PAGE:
Gutfeld: America's response to tragedy repudiates the media

You know what also takes a hit when disaster strikes? Opinion slingers like me, who are sidelined as we become -- like you -- witnesses to real news. When all you have are visuals of human misery and human spirit, who needs me? The only thing that matters is helping the helpless.

And as real news erupts, crud like identity politics, MTV Awards and Kathy Griffin return to where they belong: toys in the closet, suddenly outgrown and forgettable.

Shallow minds can't survive a flood. Although some have tried: Slate calls the heroism we've seen a "myth"; climate change apostles use crisis to mock skeptics; academics joke about karma; the media knocks Melania for her shoes and knock Mr. Trump for lack of empathy.

To that last point: What did emotional expression get you in Katrina? Governor Blanco shed tears, while delaying National Guard troops for days. Mayor Nagin shouted on TV, but what about those buses left unused then ruined, or the Red Cross being delayed entry to New Orleans? Ultimately, Blanco went away, Nagin's in jail and President Bush won't be noted for turning the other cheek when both blamed him for their errors.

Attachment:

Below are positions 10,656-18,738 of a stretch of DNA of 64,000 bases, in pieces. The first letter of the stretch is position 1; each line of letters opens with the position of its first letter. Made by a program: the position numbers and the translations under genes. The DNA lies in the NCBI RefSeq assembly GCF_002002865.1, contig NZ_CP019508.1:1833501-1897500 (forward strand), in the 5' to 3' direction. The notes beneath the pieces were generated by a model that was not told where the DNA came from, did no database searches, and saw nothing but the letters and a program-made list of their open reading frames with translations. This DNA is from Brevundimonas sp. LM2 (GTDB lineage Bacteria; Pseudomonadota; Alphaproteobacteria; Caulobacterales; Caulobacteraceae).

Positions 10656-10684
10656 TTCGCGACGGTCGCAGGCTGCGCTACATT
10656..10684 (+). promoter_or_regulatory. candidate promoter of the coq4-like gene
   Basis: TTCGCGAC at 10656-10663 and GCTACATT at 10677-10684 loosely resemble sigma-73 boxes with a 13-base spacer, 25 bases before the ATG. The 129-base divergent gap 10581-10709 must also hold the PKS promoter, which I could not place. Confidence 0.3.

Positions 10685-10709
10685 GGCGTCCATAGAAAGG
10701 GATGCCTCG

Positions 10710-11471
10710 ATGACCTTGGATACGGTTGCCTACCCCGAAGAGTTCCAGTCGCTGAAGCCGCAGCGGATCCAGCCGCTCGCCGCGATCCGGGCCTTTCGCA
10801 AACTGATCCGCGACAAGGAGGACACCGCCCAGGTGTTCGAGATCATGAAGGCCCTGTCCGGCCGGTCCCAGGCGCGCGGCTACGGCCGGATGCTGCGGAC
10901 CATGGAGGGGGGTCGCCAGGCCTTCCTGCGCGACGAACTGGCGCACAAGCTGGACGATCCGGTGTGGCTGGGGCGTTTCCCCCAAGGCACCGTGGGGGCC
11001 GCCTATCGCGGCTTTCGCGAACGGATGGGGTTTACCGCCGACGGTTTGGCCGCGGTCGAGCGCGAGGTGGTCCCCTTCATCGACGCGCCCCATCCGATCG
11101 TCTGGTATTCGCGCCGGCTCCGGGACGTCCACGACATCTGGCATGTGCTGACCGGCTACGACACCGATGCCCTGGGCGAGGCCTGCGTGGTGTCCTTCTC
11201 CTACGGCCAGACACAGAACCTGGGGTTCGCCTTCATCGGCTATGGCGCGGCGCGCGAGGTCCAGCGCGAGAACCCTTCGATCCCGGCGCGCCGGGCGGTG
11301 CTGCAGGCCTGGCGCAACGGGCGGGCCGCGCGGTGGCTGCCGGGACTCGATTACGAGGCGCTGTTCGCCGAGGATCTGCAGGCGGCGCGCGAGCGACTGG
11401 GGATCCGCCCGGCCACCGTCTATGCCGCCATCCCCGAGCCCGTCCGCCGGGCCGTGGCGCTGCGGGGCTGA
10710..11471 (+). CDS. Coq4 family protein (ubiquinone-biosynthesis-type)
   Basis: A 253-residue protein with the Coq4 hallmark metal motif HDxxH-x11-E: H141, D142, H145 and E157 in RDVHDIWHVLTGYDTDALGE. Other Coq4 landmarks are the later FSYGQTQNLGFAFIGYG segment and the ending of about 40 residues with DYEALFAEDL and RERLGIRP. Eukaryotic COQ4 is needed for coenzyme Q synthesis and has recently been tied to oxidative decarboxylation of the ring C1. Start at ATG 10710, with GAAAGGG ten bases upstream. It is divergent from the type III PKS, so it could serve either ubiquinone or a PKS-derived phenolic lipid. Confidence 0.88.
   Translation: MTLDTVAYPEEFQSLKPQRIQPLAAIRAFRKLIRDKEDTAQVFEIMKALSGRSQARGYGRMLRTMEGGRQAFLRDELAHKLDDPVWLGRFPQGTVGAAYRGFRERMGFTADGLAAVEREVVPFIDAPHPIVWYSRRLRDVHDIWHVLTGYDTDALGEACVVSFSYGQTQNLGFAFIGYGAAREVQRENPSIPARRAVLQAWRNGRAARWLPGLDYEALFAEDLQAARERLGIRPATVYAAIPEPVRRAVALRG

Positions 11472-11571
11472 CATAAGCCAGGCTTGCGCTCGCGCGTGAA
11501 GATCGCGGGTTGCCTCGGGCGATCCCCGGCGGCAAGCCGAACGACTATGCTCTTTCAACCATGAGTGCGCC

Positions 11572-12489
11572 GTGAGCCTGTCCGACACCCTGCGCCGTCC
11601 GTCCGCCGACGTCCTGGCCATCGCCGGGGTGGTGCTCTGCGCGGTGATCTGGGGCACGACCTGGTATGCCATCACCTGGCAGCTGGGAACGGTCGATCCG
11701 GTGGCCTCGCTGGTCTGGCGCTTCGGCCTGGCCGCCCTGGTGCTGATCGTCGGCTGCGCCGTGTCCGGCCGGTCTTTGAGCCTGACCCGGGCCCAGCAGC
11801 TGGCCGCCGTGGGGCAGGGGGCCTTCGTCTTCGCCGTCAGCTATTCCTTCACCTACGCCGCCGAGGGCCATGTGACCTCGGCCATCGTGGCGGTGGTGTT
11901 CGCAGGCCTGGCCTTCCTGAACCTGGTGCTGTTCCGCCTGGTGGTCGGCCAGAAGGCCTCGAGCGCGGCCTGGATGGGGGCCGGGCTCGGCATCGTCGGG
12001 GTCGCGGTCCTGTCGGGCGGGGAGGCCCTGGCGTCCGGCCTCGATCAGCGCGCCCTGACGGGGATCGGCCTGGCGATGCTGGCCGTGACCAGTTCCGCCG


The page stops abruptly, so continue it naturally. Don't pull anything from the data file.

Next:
Now, it's too soon to judge Mr. Trump. But you know it's coming. Just weeks ago the media used an evil act in Charlottesville to indict America. Now Harvey arrives to repudiate that notion, righting a perspective that had been wrong for so long.

We aren't what the media says we are: divided, hateful, evil. What the news has been telling us for years has been dispelled in just a few days. There's no room for spin when you see those rescues with your own eyes. Americans are what those pictures are: selfless, colorblind, inspiring.

The news may be bad, but for once it shows us who you really are in times of crisis: good.